We study families of convex Sobolev inequalities, which arise as entropy-dissipation relations for certain linear Fokker-Planck equations. Extending the ideas recently developed by the first two authors, a refinement of the Bakry-Émery method is established, which allows us to prove non-trivial inequalities even in situations where the classical Bakry-Émery criterion fails. The main application of our theory concerns the linearized fast diffusion equation in dimensions d ≧ 1, which admits a Poincaré, but no logarithmic Sobolev inequality. We calculate bounds on the constants in the interpolating convex Sobolev inequalities, and prove that these bounds are sharp on a specified range. In dimension d = 1, our estimates improve the corresponding results that can be obtained by the measure-theoretic techniques of Barthe and Roberto. As a by-product, we give a short and elementary alternative proof of the sharp spectral gap inequality first obtained by Denzler and McCann. In further applications of our method, we prove convex Sobolev inequalities for a mean field model for the redistribution of wealth in a simple market economy, and the Lasota model for blood cell production.

  11. Nonlocal dynamics of dissipative phononic fluids

    Science.gov (United States)

    Nemati, Navid; Lee, Yoonkyung E.; Lafarge, Denis; Duclos, Aroune; Fang, Nicholas

    2017-06-01

    We describe the nonlocal effective properties of a two-dimensional dissipative phononic crystal made by periodic arrays of rigid and motionless cylinders embedded in a viscothermal fluid such as air. The description is based on a nonlocal theory of sound propagation in stationary random fluid/rigid media that was proposed by Lafarge and Nemati [Wave Motion 50, 1016 (2013), 10.1016/j.wavemoti.2013.04.007]. This scheme arises from a deep analogy with electromagnetism and a set of physics-based postulates including, particularly, the action-response procedures, whereby the effective density and bulk modulus are determined. Here, we revisit this approach, and clarify further its founding physical principles through presenting it in a unified formulation together with the two-scale asymptotic homogenization theory that is interpreted as the local limit. Strong evidence is provided to show that the validity of the principles and postulates within the nonlocal theory extends to high-frequency bands, well beyond the long-wavelength regime. In particular, we demonstrate that up to the third Brillouin zone including the Bragg scattering, the complex and dispersive phase velocity of the least-attenuated wave in the phononic crystal which is generated by our nonlocal scheme agrees exactly with that reproduced by a direct approach based on the Bloch theorem and multiple scattering method. In high frequencies, the effective wave and its associated parameters are analyzed by treating the phononic crystal as a random medium.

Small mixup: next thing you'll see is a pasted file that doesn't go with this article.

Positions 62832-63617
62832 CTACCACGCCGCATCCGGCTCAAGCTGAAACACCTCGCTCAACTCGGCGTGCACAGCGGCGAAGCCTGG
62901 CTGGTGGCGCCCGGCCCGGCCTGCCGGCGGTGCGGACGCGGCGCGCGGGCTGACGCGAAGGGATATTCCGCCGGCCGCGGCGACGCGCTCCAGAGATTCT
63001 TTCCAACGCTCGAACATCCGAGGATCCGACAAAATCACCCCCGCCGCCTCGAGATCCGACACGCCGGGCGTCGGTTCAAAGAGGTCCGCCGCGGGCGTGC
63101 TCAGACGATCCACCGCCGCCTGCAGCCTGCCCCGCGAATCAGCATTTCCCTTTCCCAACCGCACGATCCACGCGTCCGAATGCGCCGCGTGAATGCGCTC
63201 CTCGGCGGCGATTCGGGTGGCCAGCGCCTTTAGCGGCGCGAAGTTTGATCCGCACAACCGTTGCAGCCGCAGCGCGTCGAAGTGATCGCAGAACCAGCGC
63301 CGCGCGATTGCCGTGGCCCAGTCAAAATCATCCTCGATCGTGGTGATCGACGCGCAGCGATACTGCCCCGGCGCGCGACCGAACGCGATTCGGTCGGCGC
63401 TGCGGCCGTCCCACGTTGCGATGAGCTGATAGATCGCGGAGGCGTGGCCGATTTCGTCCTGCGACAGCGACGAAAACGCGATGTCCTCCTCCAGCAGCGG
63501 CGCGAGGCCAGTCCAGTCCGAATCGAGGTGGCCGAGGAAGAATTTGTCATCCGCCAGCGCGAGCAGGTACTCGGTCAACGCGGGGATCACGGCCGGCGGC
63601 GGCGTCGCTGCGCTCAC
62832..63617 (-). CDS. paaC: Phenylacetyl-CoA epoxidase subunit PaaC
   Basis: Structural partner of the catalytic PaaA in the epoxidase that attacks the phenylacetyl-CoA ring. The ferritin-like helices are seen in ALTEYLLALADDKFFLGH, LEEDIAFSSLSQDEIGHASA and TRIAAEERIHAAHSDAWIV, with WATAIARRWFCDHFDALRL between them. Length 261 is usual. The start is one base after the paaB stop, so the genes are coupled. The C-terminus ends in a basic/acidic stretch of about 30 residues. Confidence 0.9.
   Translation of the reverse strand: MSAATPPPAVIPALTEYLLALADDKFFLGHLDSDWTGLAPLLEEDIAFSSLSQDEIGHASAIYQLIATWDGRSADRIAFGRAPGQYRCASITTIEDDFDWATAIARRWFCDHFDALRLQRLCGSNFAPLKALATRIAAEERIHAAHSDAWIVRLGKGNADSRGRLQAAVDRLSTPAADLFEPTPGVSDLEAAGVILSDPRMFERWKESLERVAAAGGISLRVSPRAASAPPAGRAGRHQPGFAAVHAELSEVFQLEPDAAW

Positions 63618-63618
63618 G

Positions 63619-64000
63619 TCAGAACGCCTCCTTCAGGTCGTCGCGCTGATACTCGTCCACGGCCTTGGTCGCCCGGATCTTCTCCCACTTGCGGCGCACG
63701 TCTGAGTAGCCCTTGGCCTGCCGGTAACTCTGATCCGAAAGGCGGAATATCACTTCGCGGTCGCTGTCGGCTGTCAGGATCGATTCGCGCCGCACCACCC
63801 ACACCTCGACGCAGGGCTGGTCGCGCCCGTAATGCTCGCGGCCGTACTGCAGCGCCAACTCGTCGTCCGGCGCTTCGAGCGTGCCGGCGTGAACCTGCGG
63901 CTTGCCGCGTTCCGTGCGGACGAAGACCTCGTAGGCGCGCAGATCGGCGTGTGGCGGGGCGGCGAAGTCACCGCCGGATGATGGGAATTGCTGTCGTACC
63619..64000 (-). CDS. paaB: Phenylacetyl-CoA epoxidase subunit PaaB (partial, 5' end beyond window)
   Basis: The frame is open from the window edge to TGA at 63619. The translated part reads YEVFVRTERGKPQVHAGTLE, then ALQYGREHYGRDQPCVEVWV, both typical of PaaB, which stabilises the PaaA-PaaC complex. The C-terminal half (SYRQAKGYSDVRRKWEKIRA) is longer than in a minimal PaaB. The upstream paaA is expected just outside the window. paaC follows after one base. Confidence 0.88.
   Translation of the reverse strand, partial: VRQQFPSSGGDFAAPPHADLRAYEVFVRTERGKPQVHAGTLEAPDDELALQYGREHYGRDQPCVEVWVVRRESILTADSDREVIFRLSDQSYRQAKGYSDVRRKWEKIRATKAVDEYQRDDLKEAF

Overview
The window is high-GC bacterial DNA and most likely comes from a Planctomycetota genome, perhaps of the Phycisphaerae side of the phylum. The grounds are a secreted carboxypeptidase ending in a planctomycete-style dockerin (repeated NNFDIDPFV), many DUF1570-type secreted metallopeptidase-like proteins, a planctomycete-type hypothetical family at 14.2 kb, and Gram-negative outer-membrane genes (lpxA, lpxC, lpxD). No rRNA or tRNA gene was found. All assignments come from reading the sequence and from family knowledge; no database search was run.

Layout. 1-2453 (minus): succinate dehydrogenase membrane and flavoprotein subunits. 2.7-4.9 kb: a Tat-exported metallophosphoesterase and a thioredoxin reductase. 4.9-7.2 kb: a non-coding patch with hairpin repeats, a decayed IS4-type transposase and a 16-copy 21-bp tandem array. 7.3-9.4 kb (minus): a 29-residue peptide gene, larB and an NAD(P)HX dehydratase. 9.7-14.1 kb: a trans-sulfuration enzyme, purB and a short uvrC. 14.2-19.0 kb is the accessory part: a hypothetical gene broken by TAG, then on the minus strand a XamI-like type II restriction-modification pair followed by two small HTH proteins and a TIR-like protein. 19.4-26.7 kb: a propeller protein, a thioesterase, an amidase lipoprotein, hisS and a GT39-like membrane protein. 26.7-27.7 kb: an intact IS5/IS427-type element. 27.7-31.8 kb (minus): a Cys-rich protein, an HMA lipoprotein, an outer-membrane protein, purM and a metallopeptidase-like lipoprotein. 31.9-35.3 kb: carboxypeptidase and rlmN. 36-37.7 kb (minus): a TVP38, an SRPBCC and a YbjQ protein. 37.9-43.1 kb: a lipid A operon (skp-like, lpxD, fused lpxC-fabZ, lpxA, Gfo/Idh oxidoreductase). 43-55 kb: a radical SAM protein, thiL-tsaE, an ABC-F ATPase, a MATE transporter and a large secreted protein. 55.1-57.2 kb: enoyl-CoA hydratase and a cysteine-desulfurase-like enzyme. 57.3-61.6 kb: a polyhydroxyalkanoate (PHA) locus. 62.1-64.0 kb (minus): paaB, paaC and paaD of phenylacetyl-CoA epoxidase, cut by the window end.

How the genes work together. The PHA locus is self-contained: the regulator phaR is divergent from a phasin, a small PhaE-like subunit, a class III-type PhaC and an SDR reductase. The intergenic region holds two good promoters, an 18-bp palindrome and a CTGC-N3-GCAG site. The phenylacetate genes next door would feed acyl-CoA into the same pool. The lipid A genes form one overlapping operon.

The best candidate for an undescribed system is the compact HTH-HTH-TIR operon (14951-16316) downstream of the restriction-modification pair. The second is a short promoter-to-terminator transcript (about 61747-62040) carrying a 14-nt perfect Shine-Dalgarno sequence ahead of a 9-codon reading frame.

12. Soap film vibration: origin of the dissipation.

    Science.gov (United States)

    Acharige, Sébastien Kosgodagan; Elias, Florence; Derec, Caroline

    2014-11-07

    We investigate the complex dispersion relationship of a transverse antisymmetric wave on a horizontal soap film. Experimentally, the complex wave number k at a fixed forcing frequency is determined by measuring the vibrating amplitude of the soap film: the wavelength (linked to the real part of k) is determined by the spatial variation of the amplitude; the decay length (linked to the imaginary part of k) is determined by analyzing the resonance curves of the vibrating wave as a function of frequency. Theoretically, we compute the complex dispersion relationship taking into account the physical properties of the bulk liquid and gas phase, and of the gas-liquid interfaces. The comparison between the computation (developed to the leading order under our experimental conditions) and the experimental results confirms that the phase velocity is fixed by the interplay between surface tension, and liquid and air inertia, as reported in previous studies. Moreover, we show that the attenuation of the transverse antisymmetric wave originates from the viscous dissipation in the gas phase surrounding the liquid film. This result is an important step in understanding the propagation of an acoustic wave in liquid foam, using a bottom-up approach.

  13. Constraints on dissipative unified dark matter

    Energy Technology Data Exchange (ETDEWEB)